Ceremonies form a major part of Huichol life. The Huicholes are constantly performing ceremonies: “Our life is sacred,” they say, “and we do ceremonies to please the gods and to obtain life force (kupuri)”.
Many of the ceremonies performed by the Huicholes are corn ceremonies, as corn is now their principal source of food. The Huicholes say that “kukuru”, Mother Dove, is the mother of corn and gave corn (iku) to the Huicholes long ago. Their myth relates that long ago a young boy was hunting when suddenly he saw a dove and was about to shoot it when the dove revealed herself as the mother of corn. The mother dove (kukuru) told the boy that she would give him one of her daughter who would then become corn. For this reason, all ears of corn are seen by the Huicholes as girls or representations of the daughter of kukuru who became corn.
Today, when performing a corn ceremony, the Huicholes leave offerings for “kukuru” (Mother Dove), “Nakawey”, Grandmother Growth, and Tate Urianaka, Goddess of the Earth. These Huichol ceremonies are joyous celebrations of life, bringing all the participants in close contact with the divine. The Huichols say, the gods themselves, arrive and take part in the ceremonies if the proper offerings are left for them in the various gourd bowls, often beautifully decorated.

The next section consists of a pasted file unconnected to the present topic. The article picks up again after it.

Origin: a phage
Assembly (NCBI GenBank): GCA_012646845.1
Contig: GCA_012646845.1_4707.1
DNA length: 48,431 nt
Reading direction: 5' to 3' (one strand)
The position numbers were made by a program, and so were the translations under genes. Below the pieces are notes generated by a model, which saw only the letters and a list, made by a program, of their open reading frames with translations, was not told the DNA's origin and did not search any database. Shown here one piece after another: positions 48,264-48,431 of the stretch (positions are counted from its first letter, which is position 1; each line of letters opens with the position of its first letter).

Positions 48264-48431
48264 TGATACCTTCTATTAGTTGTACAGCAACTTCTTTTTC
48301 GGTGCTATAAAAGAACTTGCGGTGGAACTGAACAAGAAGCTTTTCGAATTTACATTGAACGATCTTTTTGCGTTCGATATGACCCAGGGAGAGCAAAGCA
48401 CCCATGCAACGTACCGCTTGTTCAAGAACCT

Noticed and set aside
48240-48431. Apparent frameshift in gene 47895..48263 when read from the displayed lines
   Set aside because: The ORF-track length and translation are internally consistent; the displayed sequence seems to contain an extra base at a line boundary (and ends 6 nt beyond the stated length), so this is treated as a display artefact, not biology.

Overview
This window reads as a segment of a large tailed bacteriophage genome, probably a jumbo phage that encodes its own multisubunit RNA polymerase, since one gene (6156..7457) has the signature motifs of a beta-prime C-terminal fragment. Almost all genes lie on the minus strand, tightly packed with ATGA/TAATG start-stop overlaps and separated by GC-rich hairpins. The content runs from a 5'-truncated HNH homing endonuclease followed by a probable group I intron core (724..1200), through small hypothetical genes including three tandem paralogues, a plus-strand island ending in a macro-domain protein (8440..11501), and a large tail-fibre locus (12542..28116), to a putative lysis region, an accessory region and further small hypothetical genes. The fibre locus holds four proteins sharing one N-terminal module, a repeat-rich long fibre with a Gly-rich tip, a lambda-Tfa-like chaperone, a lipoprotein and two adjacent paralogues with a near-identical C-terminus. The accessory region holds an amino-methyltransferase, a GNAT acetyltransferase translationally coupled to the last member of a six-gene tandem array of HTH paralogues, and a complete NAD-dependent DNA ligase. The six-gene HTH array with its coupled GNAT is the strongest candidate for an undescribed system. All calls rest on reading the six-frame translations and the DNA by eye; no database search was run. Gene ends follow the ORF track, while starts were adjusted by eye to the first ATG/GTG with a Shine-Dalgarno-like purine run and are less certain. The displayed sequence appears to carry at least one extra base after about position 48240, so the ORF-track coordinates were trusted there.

The Gods arrive traveling through the niarika (sacred tunnel way to the realm of the gods). At all Huichol ceremonies, the Shaman (mara akame) looks into the niarika while chanting as the niarika acts as a “mirror” and reflects sacred knowledge. The shaman himself may also travel through the niarika with hi sally kauyumari (the magical deer) to the realm of the gods in order to bring back kupuri (energy) for his people.
The Huicholes perform ceremonies to insure the growth and purification of their crops. (Also, to please the gods) through this, their whole essence, their roots are connected to the whole cosmic process of the universe. Grandfather Fire (Tate Wari), Grandmother Growth (Nakawey – participant in the original creation of this world) and Tate Urinaka (Goddess of the Earth) all form an integral part of Huichol life that gives meaning and direction to an ancient people who live on mountaintops in order to be near the gods that have given them tradition.